Sunday

14th Aug 2022

Interview

Finland: Time for EU to lead on environment

  • Climate march in Helsinki. Finland should be carbon neutral by 2045, says its environment minister. (Photo: Timo Heinonen)

The EU should spend less time drafting new environmental laws and devote resources to implementing what was already agreed, Finland's environment and agriculture minister Kimmo Tiilikainen said on Monday (27 February).

“If all our time is spent on new legislation, new small details, then implementation suffers,” Tiilikainen said in an interview with Bloomberg, Politico, and EUobserver.

Read and decide

Join EUobserver today

Become an expert on Europe

Get instant access to all articles — and 20 years of archives. 14-day free trial.

... or subscribe as a group

  • Tiilikainen: 'If our time is spent all the time on new legislation, new small details, then the implementation suffers' (Photo: The Council of the European Union)

“If my civil servants in the ministry of environment and the ministry of agriculture, if all of their activity and working time is spent to evaluate new proposals from the Commission and to negotiate them, who takes care of implementation?” he added.

Tiilikainen spoke on the eve of a meeting of environment ministers in Brussels on Tuesday, where the European Commission will present a review of how EU environmental laws have been implemented at national level.

The review, published earlier this month, praised Finland for its protection of conservation sites, but said air quality around Helsinki should be improved.

The Commission also said pollution from agricultural activities was damaging water quality.

“The review showed that we are doing pretty well, we have some things we can do better,” said Tiilikainen.

He said the review exercise was important.

“You have to stop and see what you’ve done. What kind of performance you have and compare it with some other countries and see if you’re doing a good job,” said Tiilikainen.

Emissions trading

Climate change is also on Tuesday's EU agenda.

Ministers will try to reach agreement on the future of the EU's emissions trading system (ETS), which has been plagued by carbon permit prices that are viewed as being too low to discourage polluters.

“It's time for the EU to decide on ETS,” said Tiilikainen.

“For the EU, it's important that we can … give a signal that our implementation of the Paris agreement is going on,” he said, referring to a multilateral climate deal that entered into force last year.

“It's time for the EU to take leadership one more time again,” the Finnish minister added.

Agriculture

Tiilikainen, whose portfolio also includes agriculture, said that “all sectors” should reduce greenhouse gas emissions, but not much has changed in Finnish farming.

In 2005, Finland's agricultural sector emitted the equivalent of 6.4 million tonnes of CO2. Ten years later, that increased slightly to 6.5 million.

“We … need food for our people,” said Tiilikainen, adding: “It's very difficult to reduce agricultural emissions without cutting production.”

Plant-based diets are more climate friendly than meat-based ones, but the Finnish politician declined to advocate one or the other.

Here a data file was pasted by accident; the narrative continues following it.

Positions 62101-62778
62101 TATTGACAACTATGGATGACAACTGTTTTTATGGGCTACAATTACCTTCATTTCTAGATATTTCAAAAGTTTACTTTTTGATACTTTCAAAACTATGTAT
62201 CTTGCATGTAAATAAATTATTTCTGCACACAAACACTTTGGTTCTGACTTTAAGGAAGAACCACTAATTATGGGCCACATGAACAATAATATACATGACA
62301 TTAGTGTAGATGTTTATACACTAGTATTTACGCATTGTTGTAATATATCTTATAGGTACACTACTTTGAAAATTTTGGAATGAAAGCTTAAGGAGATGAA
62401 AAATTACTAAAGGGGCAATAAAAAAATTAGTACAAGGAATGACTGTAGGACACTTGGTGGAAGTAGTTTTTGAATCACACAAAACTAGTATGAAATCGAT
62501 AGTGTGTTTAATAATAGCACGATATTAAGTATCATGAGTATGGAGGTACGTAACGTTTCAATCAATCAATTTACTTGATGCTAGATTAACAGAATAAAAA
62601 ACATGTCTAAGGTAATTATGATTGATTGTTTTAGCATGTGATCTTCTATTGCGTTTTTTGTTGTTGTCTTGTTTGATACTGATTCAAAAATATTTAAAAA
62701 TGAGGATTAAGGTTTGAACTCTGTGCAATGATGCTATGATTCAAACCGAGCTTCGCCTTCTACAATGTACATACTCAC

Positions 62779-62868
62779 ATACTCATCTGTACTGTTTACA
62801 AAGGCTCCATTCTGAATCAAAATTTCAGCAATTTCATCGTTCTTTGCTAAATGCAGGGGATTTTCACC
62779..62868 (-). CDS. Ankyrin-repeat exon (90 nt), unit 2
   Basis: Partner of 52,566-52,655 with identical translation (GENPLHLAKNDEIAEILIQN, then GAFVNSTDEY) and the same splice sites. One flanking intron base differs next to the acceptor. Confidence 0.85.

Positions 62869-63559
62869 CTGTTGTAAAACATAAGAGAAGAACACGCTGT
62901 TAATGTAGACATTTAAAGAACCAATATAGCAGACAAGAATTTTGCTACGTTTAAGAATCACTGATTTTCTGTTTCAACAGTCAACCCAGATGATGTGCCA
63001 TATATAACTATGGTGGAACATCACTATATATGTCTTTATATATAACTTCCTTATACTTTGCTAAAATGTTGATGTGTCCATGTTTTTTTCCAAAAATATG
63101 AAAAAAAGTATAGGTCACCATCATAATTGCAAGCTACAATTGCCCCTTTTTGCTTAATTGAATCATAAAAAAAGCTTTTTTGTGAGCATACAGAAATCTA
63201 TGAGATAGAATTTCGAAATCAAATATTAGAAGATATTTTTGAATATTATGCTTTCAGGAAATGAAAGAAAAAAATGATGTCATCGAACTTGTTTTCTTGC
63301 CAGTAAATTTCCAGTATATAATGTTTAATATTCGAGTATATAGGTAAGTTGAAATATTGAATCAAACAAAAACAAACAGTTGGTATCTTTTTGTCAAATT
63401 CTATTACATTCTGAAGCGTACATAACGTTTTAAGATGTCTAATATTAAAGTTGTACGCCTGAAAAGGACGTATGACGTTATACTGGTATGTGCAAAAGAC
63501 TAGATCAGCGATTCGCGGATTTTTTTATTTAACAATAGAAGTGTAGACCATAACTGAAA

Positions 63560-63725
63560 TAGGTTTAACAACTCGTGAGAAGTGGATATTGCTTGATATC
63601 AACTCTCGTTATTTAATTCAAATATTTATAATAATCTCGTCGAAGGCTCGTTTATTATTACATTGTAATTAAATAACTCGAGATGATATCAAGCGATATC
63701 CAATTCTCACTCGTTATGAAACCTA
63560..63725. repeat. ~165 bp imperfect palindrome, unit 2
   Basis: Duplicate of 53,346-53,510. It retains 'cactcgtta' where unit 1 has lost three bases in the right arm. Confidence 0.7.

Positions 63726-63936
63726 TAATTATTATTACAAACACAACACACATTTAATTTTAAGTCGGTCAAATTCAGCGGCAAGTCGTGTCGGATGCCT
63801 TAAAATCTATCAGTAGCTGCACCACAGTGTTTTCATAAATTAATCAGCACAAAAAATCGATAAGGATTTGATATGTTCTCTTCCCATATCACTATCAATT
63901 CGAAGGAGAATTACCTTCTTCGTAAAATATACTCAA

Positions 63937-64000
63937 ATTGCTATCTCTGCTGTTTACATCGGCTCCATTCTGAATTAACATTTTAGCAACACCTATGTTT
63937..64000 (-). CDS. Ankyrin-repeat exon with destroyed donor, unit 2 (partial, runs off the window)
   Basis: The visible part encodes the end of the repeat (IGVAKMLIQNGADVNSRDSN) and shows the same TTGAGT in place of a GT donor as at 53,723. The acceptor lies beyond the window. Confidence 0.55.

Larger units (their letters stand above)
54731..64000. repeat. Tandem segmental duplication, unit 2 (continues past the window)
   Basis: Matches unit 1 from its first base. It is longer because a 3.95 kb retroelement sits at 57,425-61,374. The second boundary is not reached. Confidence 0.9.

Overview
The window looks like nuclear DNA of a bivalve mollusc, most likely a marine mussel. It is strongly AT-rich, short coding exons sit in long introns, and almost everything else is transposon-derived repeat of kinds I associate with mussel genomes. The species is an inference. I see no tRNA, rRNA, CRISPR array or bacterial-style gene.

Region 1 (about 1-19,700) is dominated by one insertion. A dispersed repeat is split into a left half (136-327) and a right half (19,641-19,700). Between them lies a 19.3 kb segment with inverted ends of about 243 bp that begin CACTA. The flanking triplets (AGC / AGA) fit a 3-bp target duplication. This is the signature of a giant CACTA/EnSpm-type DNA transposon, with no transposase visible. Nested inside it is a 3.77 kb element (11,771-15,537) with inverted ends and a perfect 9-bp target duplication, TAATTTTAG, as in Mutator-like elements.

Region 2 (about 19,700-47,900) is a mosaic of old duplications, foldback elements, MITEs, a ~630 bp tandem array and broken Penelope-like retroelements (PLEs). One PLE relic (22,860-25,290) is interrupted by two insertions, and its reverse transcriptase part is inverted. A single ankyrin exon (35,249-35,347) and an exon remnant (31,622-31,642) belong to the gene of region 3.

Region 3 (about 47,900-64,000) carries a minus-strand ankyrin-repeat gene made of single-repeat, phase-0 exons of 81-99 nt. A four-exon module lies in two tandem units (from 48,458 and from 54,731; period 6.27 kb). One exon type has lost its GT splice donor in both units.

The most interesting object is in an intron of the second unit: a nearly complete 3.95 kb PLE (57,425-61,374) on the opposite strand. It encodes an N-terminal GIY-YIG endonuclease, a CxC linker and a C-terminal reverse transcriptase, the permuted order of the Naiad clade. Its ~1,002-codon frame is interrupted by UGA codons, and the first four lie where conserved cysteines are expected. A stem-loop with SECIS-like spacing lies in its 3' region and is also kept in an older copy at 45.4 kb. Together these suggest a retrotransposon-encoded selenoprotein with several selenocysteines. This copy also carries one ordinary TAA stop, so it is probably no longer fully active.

“Each individual person decides his or her diet according to health reasons or environmental reasons,” he said. He said he would not pursue policies that “pushed” people to change what they eat.

CO2-neutral

Tiilikainen wants Finland to become carbon-neutral by 2045, meaning net zero greenhouse gas emissions.

His announcement came just weeks after Sweden released a similar 2045 carbon-neutral statement.

“Both for Finland and Sweden, we would like to be the forerunners,” he said.

“If we have the same target as Sweden, I think we can even work together for those targets,” he added.

MEPs back limited EU carbon trade reform

The parliament backs reform plans for the EU's carbon trading scheme, but allow polluting industries to maintain some controversial benefits.

EU and 195 countries adopt Paris climate accord

Deal cements new bottom-up approach which involves pledges by every UN state to reduce greenhouse emissions, as well as a review mechanism to jack up ambition every five years.

Finland spearheads EU plan for digital revolution

The EU should strive to be a world leader in digital services, Finland and 16 other member states have said, following French and German proposals on industrial "champions".

Supported by

News in Brief

  1. Germany to help nationals cope with energy price spike
  2. Germany wants pipeline from Portugal
  3. Ukraine urges US to sanction all Russian banks
  4. Spain evacuates 294 Afghans
  5. EU sanctions have 'limited' effect of Russian oil production
  6. Donors pledge €1.5bn to Ukraine's war effort
  7. Sweden overtakes France as EU's top power exporter
  8. Italy's far-right star in European charm offensive

Stakeholders' Highlights

  1. EFBWW – EFBH – FETBBConstruction workers can check wages and working conditions in 36 countries
  2. Nordic Council of MinistersNordic and Canadian ministers join forces to combat harmful content online
  3. European Centre for Press and Media FreedomEuropean Anti-SLAPP Conference 2022
  4. Nordic Council of MinistersNordic ministers write to EU about new food labelling
  5. Nordic Council of MinistersEmerging journalists from the Nordics and Canada report the facts of the climate crisis
  6. Council of the EUEU: new rules on corporate sustainability reporting

Latest News

  1. Defying Russian bombs, Ukraine football starts 2022 season
  2. Sweden to extradite man wanted by Turkey
  3. EU must beware Beijing's new charm offensive
  4. Forest fire near Bordeaux forces over 10,000 to flee
  5. Estonia and Latvia sever China club ties
  6. Russian coal embargo kicks in, as EU energy bills surge
  7. Only Western unity can stop Iran hostage-diplomacy
  8. Kosovo PM warns of renewed conflict with Serbia

Join EUobserver

Support quality EU news

Join us